[development] RTBC - how does it work?

Derek Wright drupal at dwwright.net
Sun Jul 1 23:47:38 UTC 2007

On Jul 1, 2007, at 7:25 PM, Doug Green wrote:

> I searched the docs and couldn’t find the protocol for this.  How  
> does a patch get to be RTBC?

This is an excellent question.  I'd love to have a section of the  
handbook devoted to "Howto use the issue queue", with a page devoted  
to each of the possible status values an issue can be in, what they  
mean, under what conditions they should change, etc, etc.  I wrote a  
follow-up in an issue once that could be the start of the "What does  
RTBC mean" page, but I don't have time to find that right now.

To briefly answer your question: there's no real answer. ;)  RTBC is  
relative.  Effectively, it means "Ready to be reviewed by core  
committers", with the assumption that enough non-committers have  
reviewed, tested, audited, etc, to catch the obvious problems.   
Different people set an issue to RTBC with various levels of effort.   
Some will RTBC just on a visual inspection of a patch.  Others will  
only do so if they've reviewed, audited, applied, tested, etc, etc.   
Basically, you build up a reputation for how much your RTBC "counts"  
based on how thorough your reviews are when you mark issues that  
way.  And, even if you've built up quite a reputation for careful  
RTBC'ing, that doesn't mean Dries actually agrees with you, so the  
swift axe of "needs work" will come down, anyway. ;)

That said, D6 has suffered from an insanely large RTBC queue for way  
too long.  40-60 RTBC'ed patches in the queue for weeks on end is a  
sign that our process is breaking down.  Obviously, Dries's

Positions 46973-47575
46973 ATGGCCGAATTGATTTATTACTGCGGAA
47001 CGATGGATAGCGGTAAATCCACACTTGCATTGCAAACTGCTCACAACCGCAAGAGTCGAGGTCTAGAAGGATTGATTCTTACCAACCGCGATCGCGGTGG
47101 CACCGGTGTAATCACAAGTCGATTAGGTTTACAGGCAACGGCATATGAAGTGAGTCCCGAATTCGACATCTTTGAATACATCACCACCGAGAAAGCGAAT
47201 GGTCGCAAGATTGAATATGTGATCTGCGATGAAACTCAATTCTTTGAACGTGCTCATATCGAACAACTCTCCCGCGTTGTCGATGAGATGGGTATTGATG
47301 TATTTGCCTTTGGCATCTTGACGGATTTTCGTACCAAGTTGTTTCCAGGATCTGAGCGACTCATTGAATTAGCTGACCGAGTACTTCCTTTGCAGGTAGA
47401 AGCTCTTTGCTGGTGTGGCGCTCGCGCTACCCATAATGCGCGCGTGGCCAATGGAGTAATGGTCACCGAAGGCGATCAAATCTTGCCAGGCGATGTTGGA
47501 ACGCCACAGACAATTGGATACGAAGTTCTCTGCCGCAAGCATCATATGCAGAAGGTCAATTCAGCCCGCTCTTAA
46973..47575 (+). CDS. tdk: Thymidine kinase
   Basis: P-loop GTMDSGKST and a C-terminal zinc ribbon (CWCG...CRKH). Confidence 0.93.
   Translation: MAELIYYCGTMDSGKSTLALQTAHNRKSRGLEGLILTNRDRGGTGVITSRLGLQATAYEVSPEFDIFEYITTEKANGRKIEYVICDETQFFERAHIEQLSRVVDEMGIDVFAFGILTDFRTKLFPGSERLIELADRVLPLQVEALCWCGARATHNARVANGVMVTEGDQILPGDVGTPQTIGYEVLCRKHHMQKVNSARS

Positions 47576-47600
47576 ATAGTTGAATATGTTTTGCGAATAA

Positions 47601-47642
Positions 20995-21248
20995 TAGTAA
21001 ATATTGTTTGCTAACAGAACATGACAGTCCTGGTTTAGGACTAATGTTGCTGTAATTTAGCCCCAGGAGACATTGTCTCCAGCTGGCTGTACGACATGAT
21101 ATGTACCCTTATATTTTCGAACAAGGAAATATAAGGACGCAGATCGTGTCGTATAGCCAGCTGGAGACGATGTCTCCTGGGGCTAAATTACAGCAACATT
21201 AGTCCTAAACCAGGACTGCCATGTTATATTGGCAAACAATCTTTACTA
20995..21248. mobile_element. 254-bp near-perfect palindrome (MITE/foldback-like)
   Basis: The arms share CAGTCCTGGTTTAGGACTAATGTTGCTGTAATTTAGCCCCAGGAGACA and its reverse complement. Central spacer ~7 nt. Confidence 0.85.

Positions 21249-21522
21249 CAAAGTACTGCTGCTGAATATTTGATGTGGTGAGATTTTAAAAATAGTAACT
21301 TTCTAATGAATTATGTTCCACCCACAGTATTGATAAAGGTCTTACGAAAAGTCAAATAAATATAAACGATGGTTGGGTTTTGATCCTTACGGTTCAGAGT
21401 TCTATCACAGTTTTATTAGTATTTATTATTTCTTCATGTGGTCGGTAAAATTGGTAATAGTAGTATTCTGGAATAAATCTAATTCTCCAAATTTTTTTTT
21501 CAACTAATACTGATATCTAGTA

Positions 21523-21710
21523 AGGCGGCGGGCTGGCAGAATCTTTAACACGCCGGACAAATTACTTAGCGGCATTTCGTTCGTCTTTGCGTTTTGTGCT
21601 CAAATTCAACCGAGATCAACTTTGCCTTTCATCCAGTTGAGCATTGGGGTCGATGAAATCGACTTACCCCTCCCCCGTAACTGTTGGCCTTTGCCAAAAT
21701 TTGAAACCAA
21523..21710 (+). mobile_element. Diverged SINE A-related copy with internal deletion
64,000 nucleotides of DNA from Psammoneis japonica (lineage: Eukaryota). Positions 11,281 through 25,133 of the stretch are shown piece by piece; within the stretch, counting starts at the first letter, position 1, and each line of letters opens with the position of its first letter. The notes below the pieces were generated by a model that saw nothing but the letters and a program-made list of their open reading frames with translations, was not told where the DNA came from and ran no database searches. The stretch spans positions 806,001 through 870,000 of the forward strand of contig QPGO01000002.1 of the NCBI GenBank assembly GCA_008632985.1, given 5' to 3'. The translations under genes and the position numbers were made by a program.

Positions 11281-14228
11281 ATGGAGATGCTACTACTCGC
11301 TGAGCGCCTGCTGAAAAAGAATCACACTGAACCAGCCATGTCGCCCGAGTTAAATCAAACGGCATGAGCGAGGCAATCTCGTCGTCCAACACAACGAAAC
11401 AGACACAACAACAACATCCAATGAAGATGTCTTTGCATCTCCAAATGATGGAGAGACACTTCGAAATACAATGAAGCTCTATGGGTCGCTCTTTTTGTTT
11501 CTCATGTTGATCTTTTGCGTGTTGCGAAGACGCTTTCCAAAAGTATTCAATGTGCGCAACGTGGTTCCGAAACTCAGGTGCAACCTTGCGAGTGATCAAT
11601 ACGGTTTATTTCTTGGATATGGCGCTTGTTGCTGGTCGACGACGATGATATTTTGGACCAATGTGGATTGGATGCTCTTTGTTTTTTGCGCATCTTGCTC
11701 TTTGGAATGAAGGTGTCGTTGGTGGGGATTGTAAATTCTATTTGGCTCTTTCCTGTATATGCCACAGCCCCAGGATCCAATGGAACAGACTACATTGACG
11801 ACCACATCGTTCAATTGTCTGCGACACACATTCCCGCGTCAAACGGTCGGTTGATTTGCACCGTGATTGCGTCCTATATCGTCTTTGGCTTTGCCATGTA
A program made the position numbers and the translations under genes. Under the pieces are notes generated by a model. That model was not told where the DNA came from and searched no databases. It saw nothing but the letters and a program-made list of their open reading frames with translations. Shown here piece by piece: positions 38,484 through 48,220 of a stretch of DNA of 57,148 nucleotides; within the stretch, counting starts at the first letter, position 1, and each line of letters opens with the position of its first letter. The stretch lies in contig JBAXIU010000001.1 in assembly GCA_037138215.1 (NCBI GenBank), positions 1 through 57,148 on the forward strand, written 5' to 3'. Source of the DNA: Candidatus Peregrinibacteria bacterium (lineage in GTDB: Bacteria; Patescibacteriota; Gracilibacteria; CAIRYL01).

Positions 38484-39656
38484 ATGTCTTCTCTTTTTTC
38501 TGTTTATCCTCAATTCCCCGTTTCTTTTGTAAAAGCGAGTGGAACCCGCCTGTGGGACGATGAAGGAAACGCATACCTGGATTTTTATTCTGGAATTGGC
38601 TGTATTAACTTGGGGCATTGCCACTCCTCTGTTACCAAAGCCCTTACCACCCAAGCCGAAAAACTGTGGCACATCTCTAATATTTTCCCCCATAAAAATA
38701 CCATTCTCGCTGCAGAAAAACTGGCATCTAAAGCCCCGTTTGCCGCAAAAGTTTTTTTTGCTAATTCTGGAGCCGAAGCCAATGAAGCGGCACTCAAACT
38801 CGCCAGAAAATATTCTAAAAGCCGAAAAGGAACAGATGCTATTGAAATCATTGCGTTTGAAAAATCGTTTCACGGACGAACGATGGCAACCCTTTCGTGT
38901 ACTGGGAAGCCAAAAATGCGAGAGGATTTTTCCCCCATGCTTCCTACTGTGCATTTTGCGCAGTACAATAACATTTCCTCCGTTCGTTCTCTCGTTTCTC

(announced in advance) absence in the crucial week before the freeze  
didn't help, and we can't make demands on the core committers to  
"work faster" if lots of good patches are coming in.  But, it really  
is tragic how much good code was in fact ready to commit, and the  
core committers just ran out of time to get to them all.  The  
Deletion API debacle certainly consumed a lot of precious time, too.  
There is much frustration floating around the community right now,  
and I don't have any answers for that.  On the other hand, many of  
the issues that were marked "RTBC" probably weren't -- careful review  
would have found problems and a better patch could have been posted.

Basically, if you're working on an issue, and someone RTBCs it, don't  
think that's the end of the story.  Did they do a thorough job  
providing evidence for why it was ready?  Was it just "I love how  
this works, RTBC!"?  Put yourself in Dries's shoes for a second, and  
consider if you'd be able to trust the reviewer(s) and commit the  
code or not.  If not, solicit more reviews to give it more weight. ;)

Good luck,
-Derek (dww)

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